Notes from the Past

Informed Bidders Know Market Values

Editor's Introduction:  The following continues yesterday's  report concerning results of a survey  of stamp collectors throughout the United States in response to 25,000 questionnaires sent out in 1939 regarding stamp auctions.

In connection with this survey, the opportunity was afforded us by several large auction firms, to inspect the original bid sheets which were submitted on actual sales.  A tabulation of the bids indicates that the average intelligent buyer at auction is so well informed on market values and conditions that the great majority of bids are nearly identical.   As a consequence, on many items there was very little opportunity to save the bidder any money on his bid, and a surprisingly large number go at the full limit of the bid in a perfectly legitimate manner.  There are of course scores of bids in most sales from collectors who send trivial bids, either in the mistaken notion that stamps are practically given away at an auction, or merely as "flyers" in case some lots are overlooked.  On the other hand, specialists who feel they must have a certain item will bid unusually high in order to be certain of obtaining it.  It only requires one other specialist seeking the same item to establish a new high price, and this happens quite frequently.  In such cases, many auctioneers make a practice of giving the name and bid of the underbidder when a lot is knocked down at an unusually high price.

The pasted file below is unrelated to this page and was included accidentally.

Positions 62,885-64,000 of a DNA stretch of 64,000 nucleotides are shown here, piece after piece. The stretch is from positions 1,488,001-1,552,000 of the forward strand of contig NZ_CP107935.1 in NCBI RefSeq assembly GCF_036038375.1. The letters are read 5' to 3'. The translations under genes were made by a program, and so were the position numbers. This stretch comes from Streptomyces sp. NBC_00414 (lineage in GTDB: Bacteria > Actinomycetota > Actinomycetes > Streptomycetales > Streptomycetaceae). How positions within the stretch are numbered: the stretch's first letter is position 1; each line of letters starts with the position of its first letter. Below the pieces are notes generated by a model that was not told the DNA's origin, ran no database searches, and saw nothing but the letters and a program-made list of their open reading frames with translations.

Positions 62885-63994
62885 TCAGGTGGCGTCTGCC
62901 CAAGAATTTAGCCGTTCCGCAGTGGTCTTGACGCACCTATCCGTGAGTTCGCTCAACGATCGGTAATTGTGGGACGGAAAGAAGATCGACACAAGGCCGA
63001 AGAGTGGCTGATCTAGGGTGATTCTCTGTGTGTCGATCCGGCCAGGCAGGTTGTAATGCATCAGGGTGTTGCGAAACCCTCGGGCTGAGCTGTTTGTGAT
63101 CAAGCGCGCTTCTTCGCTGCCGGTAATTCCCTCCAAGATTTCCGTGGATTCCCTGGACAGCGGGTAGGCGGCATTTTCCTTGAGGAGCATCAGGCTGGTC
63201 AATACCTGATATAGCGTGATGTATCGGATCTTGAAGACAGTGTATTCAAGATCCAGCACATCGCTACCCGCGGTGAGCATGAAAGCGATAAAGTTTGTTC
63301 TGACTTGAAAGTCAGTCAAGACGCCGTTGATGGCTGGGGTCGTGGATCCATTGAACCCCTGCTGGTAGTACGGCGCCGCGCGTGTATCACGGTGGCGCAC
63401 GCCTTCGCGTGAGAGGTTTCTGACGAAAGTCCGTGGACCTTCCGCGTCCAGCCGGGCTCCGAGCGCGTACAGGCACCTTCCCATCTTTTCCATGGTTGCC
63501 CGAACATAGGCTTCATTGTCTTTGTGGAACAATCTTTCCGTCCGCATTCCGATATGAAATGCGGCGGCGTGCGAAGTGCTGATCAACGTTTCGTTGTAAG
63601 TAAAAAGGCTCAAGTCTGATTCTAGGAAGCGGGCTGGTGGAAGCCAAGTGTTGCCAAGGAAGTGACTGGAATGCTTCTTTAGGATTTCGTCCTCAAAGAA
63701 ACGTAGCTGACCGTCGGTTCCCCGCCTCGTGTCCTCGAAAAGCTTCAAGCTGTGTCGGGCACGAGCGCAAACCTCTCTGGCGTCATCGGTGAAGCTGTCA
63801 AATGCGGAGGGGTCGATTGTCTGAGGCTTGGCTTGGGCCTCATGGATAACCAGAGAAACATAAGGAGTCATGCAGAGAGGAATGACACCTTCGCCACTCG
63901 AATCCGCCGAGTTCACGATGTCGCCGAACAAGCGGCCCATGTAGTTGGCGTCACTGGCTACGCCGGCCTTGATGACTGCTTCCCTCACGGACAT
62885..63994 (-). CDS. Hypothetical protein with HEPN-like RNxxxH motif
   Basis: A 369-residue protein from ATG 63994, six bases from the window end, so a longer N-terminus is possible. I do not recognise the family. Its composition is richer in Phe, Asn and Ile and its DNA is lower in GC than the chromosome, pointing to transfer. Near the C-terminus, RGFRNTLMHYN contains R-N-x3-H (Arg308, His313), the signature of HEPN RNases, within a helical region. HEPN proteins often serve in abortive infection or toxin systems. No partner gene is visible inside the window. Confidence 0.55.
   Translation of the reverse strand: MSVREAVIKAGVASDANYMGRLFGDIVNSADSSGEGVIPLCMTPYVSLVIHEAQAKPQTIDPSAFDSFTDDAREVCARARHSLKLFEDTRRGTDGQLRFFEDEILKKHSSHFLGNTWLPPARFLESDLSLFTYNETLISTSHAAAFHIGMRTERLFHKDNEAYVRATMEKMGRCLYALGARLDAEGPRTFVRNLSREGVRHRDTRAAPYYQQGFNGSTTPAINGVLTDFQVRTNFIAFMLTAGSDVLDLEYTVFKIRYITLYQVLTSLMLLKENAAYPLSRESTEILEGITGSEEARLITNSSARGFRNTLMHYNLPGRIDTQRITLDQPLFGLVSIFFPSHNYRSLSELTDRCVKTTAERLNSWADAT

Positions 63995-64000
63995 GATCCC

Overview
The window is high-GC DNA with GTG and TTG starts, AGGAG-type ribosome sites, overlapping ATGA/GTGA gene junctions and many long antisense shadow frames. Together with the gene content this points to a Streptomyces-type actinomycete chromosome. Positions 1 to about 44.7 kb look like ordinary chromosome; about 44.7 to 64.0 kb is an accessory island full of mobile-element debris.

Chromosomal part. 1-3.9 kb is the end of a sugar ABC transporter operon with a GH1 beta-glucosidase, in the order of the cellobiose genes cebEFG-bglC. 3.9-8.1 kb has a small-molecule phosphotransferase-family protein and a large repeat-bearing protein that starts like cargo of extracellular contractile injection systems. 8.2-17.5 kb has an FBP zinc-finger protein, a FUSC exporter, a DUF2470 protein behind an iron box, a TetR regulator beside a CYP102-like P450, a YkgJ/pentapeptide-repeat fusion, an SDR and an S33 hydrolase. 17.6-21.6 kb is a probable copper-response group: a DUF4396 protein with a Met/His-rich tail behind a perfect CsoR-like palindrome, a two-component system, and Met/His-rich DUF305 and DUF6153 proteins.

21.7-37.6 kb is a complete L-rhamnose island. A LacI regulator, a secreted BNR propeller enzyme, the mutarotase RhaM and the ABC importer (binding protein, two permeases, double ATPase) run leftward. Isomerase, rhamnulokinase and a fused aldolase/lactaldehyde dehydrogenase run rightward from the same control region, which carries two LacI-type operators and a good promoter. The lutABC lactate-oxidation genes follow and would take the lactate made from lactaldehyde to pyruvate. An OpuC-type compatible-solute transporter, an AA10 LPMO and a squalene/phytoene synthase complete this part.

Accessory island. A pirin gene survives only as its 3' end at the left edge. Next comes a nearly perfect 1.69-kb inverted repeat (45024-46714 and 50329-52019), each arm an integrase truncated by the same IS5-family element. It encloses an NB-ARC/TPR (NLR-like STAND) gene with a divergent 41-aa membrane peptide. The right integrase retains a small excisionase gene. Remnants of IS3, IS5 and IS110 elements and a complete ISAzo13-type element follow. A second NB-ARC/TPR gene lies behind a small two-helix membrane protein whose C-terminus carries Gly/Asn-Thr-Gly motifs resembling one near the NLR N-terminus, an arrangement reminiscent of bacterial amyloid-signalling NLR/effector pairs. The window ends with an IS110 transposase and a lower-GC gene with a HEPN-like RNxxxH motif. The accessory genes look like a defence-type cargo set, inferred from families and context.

- from "Philatelic Auction Survey"
The Stamp Specialist Volume 1 Part I
November, 1939
H. L. Lindquist, Editor and Publisher

Posted August 9, 1999

Index of 508 Notes from the Past

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